MINNEAPOLIS (WCCO) — Minnesota lawmakers returned to work Tuesday as the 2021 legislative session began. The same old battles will be taking center stage because, once again, the state is operating under a divided legislature.
Unlike years past, there will be no crowds in the gallery due to the ongoing COVID-19 pandemic. Indeed, the DFL-led House plans to meet entirely via Zoom. Meanwhile, the Republican-controlled Senate will attempt a hybrid approach, with some lawmakers attending at the Capitol and others attending virtually. The Capitol building remains closed to the public.
The swearings-in had all the awkward fits and starts of your average teleconferences, but there was a dust-up in the Minnesota Senate over some not wearing masks on the floor.
Democratic Sen. Matt Klein of Richfield, who is also an ER doctor at Hennepin Healthcare, called out some senators for not wearing masks when not speaking.
“The majority leader has lost a member of his family. I have lost tens of patients. We have lost a beloved colleague. If for no other reason but to honor their memory to try and prevent another loss I would encourage our colleagues to mask up,” Klein said.
The colleague in question was Republican Sen. Jerry Relph of St. Cloud, who died from COVID just over two weeks ago. Senate Majority Leader Paul Gazelka paid tribute to him during Tuesday’s proceedings.
The dispute underscores tension around COVID policy and the governor’s emergency powers, which have allowed him to unilaterally place limits on restaurants, gyms, school and youth sports.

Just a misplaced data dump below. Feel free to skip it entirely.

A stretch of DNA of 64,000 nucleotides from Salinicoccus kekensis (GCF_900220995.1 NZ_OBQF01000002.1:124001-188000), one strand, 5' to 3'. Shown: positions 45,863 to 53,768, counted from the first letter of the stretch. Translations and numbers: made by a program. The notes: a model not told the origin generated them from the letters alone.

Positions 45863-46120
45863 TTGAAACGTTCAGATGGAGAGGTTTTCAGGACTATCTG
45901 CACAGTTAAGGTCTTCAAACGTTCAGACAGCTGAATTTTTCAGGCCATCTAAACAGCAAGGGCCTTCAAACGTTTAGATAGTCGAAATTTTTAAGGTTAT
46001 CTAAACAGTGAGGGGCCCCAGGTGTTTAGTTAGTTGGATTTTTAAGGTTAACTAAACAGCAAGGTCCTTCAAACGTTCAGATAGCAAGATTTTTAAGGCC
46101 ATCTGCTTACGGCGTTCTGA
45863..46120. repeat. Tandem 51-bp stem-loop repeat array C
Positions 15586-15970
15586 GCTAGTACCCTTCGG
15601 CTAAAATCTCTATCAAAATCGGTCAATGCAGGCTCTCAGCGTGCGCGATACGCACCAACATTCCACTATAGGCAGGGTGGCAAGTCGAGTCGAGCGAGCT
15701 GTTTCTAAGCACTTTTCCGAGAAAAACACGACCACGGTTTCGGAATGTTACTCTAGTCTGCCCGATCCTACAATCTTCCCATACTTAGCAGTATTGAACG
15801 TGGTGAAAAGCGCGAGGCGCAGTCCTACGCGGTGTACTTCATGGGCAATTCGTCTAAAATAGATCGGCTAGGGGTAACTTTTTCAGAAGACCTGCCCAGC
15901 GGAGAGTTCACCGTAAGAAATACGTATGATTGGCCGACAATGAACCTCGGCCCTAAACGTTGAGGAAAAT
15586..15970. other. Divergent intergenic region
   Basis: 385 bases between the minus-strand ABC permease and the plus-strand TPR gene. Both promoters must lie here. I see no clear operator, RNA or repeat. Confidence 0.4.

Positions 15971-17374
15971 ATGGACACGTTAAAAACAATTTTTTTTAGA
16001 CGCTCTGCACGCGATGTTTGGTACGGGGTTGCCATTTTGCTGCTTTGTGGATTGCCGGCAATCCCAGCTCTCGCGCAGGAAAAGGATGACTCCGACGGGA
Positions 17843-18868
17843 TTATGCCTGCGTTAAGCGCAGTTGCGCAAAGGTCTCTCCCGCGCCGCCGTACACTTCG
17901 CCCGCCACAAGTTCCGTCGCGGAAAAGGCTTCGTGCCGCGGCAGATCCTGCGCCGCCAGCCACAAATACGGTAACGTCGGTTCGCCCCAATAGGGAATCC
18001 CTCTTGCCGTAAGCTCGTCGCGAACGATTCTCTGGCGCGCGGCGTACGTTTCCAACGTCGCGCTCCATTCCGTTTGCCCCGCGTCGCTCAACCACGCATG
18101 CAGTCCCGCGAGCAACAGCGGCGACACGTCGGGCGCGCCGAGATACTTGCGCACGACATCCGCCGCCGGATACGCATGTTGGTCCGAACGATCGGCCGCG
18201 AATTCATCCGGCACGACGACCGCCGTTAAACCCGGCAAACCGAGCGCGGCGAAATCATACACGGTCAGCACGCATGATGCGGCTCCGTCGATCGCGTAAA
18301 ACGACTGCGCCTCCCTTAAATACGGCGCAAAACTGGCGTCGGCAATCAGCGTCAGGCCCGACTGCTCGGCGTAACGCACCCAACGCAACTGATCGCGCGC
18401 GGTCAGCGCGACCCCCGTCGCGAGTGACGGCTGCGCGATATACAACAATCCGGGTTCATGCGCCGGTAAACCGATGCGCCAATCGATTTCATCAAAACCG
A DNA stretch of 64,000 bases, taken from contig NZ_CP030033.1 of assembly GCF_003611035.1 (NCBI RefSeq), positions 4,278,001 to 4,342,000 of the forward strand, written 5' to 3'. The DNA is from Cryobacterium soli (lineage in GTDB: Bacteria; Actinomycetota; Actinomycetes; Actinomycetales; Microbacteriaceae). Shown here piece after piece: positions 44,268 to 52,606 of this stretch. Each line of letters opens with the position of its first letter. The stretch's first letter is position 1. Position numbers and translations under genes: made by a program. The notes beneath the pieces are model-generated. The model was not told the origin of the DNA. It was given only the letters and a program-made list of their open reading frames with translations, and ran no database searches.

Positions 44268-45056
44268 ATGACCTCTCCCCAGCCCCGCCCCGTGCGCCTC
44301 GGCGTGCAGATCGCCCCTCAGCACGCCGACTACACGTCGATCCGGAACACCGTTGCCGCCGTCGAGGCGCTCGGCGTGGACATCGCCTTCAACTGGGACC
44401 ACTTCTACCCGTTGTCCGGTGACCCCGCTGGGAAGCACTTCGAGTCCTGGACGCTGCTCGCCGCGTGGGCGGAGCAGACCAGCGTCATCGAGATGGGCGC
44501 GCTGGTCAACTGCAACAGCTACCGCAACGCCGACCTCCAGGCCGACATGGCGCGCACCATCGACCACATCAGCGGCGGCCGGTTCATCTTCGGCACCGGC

The nature of the full legislative session means that Republican lawmakers will have a bigger voice on pandemic-related issues compared with the series of special sessions over the last several months. Most GOP lawmakers want to rid Gov. Tim Walz, a Democrat, of his emergency powers.
“We think [the emergency powers] should end now,” Gazelka said in an interview Tuesday. “But where is the place that the governor can agree, and we can agree, that emergency powers should end? Should it be when we get to 1C of the COVID vaccination rollout, which would be people over 65? Where is the point?”
Democratic leaders say their side, including the governor, has been willing to have conversations concerning the use of emergency powers.
“We’ve had several conversations about this from July through now … particularly with Minority Leader [Kurt] Daudt,” said House Speaker Melissa Hortman in an interview Tuesday, explaining those conversations were about how the emergency powers might be modified. “The governor continuing to have those emergency powers and having all the tools in the toolbox that he can use for the pandemic, that I feel very comfortable upholding.”
Both sides say there is a modified version of the governor’s emergency powers that they’d support. They just have to agree on what that version looks like.
Another top issue this session is a new two-year budget — with an expected deficit. DFL House leaders will be tasked with deciding whether or not to raise taxes, and on who specifically. Meanwhile, some GOP Senate leaders want to cut government spending. Leaders in both chambers know they can find common ground as they’ve done it before, albeit contentiously.
Minnesota has a $614 million surplus this year, but the following year there is a projected $1.2 billion shortfall.
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